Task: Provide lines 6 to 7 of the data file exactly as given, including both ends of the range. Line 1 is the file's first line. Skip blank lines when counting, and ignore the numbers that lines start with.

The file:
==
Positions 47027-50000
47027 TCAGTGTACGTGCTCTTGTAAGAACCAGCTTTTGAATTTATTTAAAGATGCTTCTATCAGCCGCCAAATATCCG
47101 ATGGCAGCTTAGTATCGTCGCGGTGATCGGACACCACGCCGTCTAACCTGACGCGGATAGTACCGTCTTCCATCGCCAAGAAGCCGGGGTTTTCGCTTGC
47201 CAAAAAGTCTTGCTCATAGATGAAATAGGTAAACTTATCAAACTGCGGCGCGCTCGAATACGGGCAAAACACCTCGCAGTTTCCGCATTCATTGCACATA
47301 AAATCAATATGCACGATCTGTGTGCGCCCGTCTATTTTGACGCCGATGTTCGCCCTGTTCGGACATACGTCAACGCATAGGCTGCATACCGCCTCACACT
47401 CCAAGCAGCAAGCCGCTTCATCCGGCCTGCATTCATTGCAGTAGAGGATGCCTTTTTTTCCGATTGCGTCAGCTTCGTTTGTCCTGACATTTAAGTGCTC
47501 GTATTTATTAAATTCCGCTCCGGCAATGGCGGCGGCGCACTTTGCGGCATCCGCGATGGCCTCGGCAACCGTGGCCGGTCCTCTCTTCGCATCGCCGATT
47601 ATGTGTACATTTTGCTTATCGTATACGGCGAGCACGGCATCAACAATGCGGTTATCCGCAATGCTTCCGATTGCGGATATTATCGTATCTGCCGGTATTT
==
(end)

47401 CCAAGCAGCAAGCCGCTTCATCCGGCCTGCATTCATTGCAGTAGAGGATGCCTTTTTTTCCGATTGCGTCAGCTTCGTTTGTCCTGACATTTAAGTGCTC
47501 GTATTTATTAAATTCCGCTCCGGCAATGGCGGCGGCGCACTTTGCGGCATCCGCGATGGCCTCGGCAACCGTGGCCGGTCCTCTCTTCGCATCGCCGATT